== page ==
regular school, including day or night school in any type of public, parochial, or other
private school. Regular schooling is that which may advance a person toward a high school
diploma or a college, university, or professional degree. Such schools include elementary
schools, junior or senior high schools, and colleges and universities.

   Other schooling, including trade schools; on-the-job training; and courses that do not
require physical presence in school, such as correspondence courses or other courses of
independent study, is included only if the credits granted count towards promotion in
regular school.

   Full-time and part-time enrollment in college. College students are classified as
attending full time if they were taking 12 hours of classes or more (or 9 hours of
graduate classes) during an average school week and as part time if they were taking
fewer hours.

   High school graduation status. Persons who were not enrolled in school at the time of
the survey were asked whether they had graduated from high school. Those who had graduated
were asked when they completed their high school education. Persons who had not graduated,
that is, school dropouts, were asked when they last attended a regular school. Those who
were enrolled in college at the time of the survey also were asked when they graduated
from high school.

   Recent high school graduates. Persons who completed high school in the calendar year
of the survey (January through October) are recent high school graduates.

   Recent high school dropouts. Persons who were not enrolled in school at the time of
the survey, attended school a year earlier, and did not have a high school diploma are
recent dropouts.







Table 1. Labor force status of 2014 high school graduates and 2013-14 high school dropouts 16 to 24 years old by school enrollment, educational attainment, sex, race, and Hispanic or Latino ethnicity, October 2014
[Numbers in thousands]
Characteristic Civilian
nonin-
stitutional
population
Civilian labor force Not in labor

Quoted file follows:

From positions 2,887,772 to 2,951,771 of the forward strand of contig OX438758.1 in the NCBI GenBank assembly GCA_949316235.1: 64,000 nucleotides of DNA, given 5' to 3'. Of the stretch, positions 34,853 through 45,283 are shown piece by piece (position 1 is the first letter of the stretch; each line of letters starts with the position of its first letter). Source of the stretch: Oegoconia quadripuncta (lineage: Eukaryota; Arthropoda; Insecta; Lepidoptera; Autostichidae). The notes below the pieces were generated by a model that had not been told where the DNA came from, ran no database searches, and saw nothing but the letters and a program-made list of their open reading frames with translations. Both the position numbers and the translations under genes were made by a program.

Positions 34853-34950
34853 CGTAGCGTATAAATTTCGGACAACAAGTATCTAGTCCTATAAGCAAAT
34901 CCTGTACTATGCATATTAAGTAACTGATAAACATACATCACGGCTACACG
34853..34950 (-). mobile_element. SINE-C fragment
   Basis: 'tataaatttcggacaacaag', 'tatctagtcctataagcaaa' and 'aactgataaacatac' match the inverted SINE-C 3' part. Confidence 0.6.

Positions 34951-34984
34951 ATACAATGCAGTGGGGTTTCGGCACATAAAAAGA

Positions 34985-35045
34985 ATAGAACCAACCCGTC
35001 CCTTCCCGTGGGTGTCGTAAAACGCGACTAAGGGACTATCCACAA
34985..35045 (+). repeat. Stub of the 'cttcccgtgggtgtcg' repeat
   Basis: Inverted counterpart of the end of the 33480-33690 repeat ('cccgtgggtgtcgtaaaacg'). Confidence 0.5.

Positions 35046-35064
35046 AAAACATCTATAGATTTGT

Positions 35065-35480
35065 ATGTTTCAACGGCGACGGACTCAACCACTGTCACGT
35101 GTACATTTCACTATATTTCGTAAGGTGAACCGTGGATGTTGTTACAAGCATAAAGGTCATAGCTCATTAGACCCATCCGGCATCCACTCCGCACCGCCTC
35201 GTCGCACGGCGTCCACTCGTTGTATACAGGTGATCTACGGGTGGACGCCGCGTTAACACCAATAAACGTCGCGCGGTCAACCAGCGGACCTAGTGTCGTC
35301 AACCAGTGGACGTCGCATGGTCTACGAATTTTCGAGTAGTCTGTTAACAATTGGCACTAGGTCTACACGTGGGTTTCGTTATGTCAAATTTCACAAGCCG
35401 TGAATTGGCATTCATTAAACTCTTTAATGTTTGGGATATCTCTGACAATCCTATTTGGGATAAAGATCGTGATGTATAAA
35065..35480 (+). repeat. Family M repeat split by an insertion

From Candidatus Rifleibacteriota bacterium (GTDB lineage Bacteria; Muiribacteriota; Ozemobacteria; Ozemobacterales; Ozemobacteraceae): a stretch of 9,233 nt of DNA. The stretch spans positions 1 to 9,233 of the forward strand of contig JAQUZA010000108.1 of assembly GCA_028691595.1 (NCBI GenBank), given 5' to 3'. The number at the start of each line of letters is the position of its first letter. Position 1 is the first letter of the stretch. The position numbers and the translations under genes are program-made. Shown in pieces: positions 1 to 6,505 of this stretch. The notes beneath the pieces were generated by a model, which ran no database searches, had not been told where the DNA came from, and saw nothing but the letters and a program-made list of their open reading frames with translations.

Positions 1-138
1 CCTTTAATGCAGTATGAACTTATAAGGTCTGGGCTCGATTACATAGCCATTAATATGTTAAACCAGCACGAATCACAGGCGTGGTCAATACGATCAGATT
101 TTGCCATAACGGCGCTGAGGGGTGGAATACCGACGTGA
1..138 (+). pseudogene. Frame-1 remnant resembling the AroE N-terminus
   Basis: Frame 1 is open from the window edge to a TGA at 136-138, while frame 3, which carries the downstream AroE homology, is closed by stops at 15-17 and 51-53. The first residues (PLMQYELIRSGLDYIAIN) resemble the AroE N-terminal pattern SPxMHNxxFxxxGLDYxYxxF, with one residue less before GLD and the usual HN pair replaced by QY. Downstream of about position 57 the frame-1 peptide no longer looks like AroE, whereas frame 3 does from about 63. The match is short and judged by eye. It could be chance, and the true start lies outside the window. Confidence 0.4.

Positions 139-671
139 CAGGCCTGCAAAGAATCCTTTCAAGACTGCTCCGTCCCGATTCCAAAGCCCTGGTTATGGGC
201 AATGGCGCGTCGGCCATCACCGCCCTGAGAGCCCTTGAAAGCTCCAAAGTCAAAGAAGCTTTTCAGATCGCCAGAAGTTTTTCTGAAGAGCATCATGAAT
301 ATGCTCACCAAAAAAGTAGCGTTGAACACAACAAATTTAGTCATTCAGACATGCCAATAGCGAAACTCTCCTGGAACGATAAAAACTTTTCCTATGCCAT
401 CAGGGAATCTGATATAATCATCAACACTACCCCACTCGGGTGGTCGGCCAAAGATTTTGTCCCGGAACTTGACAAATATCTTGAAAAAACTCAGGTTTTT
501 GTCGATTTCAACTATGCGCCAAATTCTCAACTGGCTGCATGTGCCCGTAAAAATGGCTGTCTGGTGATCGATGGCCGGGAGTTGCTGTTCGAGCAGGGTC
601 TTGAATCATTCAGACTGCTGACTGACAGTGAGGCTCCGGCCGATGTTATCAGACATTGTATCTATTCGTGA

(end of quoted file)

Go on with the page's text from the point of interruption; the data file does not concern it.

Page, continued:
force
Total Percent of
population
Employment Unemployment
Total Percent of
population
Number Rate

RECENT HIGH SCHOOL GRADUATES

Total, 2014 high school graduates (1)

2,868 1,403 48.9 1,105 38.5 298 21.2 1,465

Men

1,423 719 50.5 568 39.9 152 21.1 704

Women

1,445 684 47.3 538 37.2 146 21.4 761

White

2,167 1,101 50.8 866 40.0 234 21.3 1,066

Black or African American

371 171 46.0 131 35.3 40 23.3 200

Asian

137 43 31.2 40 29.3 3 - 94

Hispanic or Latino ethnicity

566 306 54.0 231 40.8 75 24.5 260

Enrolled in college

Total, enrolled in college

1,961 744 37.9 636 32.4 108 14.5 1,217

Enrolled in 2-year college

706 347 49.1 291 41.2 56 16.1 359

Enrolled in 4-year college

1,254 397 31.6 345 27.5 52 13.0 858

Full-time students

1,810 630 34.8 537 29.7 93 14.8 1,180

Part-time students

151 113 75.2 99 65.6 14 12.8 37

Men

911 329 36.1 300 32.9 29 8.9 582

Women

1,050 415 39.5 336 32.0 78 18.9 635

White

1,459 586 40.1 517 35.5 68 11.7 873

Black or African American

263 96 36.3 67 25.4 29 30.1 168

Asian

118 25 21.6 25 21.6 - - 92

Hispanic or Latino ethnicity

369 181 49.2 153 41.3 29 15.9 188

Not enrolled in college

Total, not enrolled in college

907 659 72.7 469 51.7 190 28.8 248

Men

512 390 76.2 268 52.3 122 31.4 122

Women

395 269 68.0 201 50.9 68 25.1 126

White

708 515 72.7 349 49.3 166 32.2 193

Black or African American

107 75 69.9 64 59.7 11 14.7 32

Asian

19 17 - 15 - 3 - 2

Hispanic or Latino ethnicity

197 124 63.1 79 39.8 46 36.9 73

RECENT HIGH SCHOOL DROPOUTS

Total, 2013-14 high school dropouts (2)

575 237 41.2 165 28.7 72 30.3 338

Men

309 125 40.6 79 25.5 47 37.2 183

Women

266 111 41.9 86 32.5 25 22.4 154

White

436 179 41.0 135 31.0 44 24.5 257

Black or African American

86 38 44.6 15 17.5 23 - 47

Asian

5 2 - 2 - - - 3

Hispanic or Latino ethnicity

182 81 44.5 62 34.2 19 23.2 101


(1) Data refer to persons who graduated from high school in January through October 2014.
(2) Data refer to persons who dropped out of school between October 2013 and October 2014.

NOTE: Detail for the above race groups (White, Black or African American, and Asian) do not sum to totals because data are not presented for all races. Persons whose ethnicity is identified as Hispanic or Latino may be of any race. Updated population controls are introduced annually with the release of January data. Dash indicates no data or data that do not meet publication criteria (values not shown where base is less than 75,000).